Natural Cleaning Solutions You Can DIY For Sparkling Clean Countertops

Cleaning your countertops regularly is vital for good maintenance and upkeep. Different countertop materials require different cleaning methods, as what works for one material might be too harsh for another. Whether you're searching for a way to keep your stainless steel countertops squeaky clean or don't want to use chemicals on your marble kitchen island, there's a natural cleaning method for all the most popular types of countertops.

Not only can chemical cleaners be harsh on the skin, meaning they're not ideal if you or anyone in your family suffers from allergies, but they can also create poor air quality if used in an area with poor ventilation. Chemical cleaners are additionally notoriously bad for the environment due to the toxins they contain, which go on to pollute the water system and potentially harm animals as well as affect the air quality outside. In contrast, natural cleaners do not carry the same downsides. The all-natural cleaning solutions below are easy to create, don't require any specialist ingredients, and will leave your countertops sparkling. Here is what to use to make your own.

Stainless steel countertops

Cleaning stainless steel countertops may seem daunting, but it is actually way easier than you'd think. In fact, countertops crafted from stainless steel don't need any fancy cleaning supplies. It may be tempting to try regular cleaning products to get them shining, but, actually, products like bleach that contain chlorine could lead to issues like rust and discoloration.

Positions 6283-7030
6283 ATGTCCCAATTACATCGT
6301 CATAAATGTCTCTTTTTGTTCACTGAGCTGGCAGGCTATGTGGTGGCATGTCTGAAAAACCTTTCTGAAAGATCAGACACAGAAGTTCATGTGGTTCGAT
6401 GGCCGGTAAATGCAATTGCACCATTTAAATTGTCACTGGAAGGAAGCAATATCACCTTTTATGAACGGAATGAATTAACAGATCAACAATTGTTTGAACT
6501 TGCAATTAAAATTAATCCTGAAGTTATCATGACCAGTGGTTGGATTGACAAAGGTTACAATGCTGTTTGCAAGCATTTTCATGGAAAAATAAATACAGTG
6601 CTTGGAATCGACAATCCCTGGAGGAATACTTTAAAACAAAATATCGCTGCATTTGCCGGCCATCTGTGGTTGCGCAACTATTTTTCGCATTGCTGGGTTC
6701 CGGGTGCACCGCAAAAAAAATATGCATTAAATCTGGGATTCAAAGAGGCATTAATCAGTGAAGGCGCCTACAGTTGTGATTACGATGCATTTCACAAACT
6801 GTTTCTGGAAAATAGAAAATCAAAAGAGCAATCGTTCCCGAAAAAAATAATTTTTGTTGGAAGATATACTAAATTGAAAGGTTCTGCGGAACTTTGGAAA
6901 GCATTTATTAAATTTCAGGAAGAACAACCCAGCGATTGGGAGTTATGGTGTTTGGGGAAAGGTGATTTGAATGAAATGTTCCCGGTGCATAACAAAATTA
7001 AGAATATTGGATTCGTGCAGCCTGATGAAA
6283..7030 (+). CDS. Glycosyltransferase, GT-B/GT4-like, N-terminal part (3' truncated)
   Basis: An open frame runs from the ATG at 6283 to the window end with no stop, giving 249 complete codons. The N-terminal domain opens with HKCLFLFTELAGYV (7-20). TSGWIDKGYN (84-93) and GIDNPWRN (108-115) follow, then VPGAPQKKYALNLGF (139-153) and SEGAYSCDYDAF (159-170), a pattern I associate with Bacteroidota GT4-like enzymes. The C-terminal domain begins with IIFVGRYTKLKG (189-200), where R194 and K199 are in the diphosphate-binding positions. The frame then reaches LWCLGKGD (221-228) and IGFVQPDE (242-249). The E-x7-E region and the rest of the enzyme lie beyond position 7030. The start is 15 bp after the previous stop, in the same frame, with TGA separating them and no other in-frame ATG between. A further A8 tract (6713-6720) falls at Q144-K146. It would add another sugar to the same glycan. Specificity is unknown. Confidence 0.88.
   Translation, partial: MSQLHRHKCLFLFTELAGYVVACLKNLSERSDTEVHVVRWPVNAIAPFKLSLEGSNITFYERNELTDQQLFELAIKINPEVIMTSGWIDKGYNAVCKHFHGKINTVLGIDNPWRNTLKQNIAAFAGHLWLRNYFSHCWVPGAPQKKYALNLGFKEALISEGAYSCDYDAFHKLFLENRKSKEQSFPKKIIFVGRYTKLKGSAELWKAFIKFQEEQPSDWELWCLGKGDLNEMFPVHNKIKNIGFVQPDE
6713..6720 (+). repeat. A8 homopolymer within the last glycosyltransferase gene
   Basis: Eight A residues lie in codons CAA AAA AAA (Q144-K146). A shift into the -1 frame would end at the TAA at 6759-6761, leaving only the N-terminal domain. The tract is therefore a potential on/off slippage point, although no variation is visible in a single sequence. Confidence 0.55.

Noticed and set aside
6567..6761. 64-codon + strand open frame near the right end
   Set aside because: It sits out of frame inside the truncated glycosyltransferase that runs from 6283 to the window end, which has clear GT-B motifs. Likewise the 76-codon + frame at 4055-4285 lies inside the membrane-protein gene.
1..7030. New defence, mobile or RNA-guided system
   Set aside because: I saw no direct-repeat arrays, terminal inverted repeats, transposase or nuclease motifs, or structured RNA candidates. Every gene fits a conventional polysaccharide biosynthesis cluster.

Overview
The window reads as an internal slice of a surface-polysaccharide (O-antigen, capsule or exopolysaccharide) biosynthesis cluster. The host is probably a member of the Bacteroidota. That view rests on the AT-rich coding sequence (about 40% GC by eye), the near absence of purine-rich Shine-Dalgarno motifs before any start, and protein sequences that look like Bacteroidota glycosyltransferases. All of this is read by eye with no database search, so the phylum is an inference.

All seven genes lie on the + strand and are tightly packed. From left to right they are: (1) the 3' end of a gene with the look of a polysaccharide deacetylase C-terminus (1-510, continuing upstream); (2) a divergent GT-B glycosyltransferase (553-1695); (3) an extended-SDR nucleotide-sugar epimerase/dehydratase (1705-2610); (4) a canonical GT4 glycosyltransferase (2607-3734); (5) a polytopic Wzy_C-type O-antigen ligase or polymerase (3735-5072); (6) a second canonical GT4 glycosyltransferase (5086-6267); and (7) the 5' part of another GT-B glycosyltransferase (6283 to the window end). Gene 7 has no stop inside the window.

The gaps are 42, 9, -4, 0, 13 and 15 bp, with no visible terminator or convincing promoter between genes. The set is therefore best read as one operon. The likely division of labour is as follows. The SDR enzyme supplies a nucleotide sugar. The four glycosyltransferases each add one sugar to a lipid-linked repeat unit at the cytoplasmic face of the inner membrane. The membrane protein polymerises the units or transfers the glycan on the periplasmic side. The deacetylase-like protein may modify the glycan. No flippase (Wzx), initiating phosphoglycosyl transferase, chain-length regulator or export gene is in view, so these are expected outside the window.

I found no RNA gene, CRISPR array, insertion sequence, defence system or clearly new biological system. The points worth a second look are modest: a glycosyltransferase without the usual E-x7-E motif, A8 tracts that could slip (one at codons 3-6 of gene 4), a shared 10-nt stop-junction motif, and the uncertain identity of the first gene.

For maintenance and disinfection, stainless steel countertops simply need to be wiped down regularly. You can use soap, or as an alternative, opt for vinegar and water. These two ingredients are ones everyone will have in their house, so you can do the following cleaning step whenever you feel your countertops are looking a little grimy. All you need to do is mix equal parts vinegar and water together and then dispense the solution into a spray bottle. Spray enough to cover the surface without going overboard before wiping it away with a clean cloth. You might want to go in again with another clean, dry cloth to get rid of any lingering residue.

Butcher block countertops

Butcher block countertops are chic and sophisticated, but they accumulate stains fast. As Clorox cleaning expert Mary Gagliardi shared with Martha Stewart, "Because butcher block counters are touted as a work surface you can cut and chop on directly, they will also get dirty in the same way plastic cutting boards do." Cleaning with dish soap and water is all you need to scrub it clean, but if you spot a stain, natural ingredients like salt and lemon will help reverse it. However, before applying the natural acid to the wood, spot-test it first. Lemon is highly acidic and could discolor some lighter butcher block surfaces.

Grab the salt and liberally apply it to the whole of the countertop, putting extra over any obvious marks. Take half a lemon and use it as a sponge to scrub the mark. Leave the lemon juice to work its magic for at least three minutes. Once the time is up, take a clean microfiber cloth, wet it a little, and wipe away the lemon and salt residue. Use another microfiber cloth to then wipe it dry.

Granite countertops

Granite countertops are beautiful but high maintenance. Any mark needs to be dealt with quickly, and you should steer well clear of any highly acidic ingredients like lemon, vinegar, or harsh cleaners. Otherwise, you run the risk of damaging the surface. Instead, disinfect the surface by using a 1:1 ratio of water and rubbing alcohol in a spray bottle. If you do spot a stain, don't panic. To banish it for good, reach for pantry essentials, such as baking soda and water. You'll also need a soft sponge.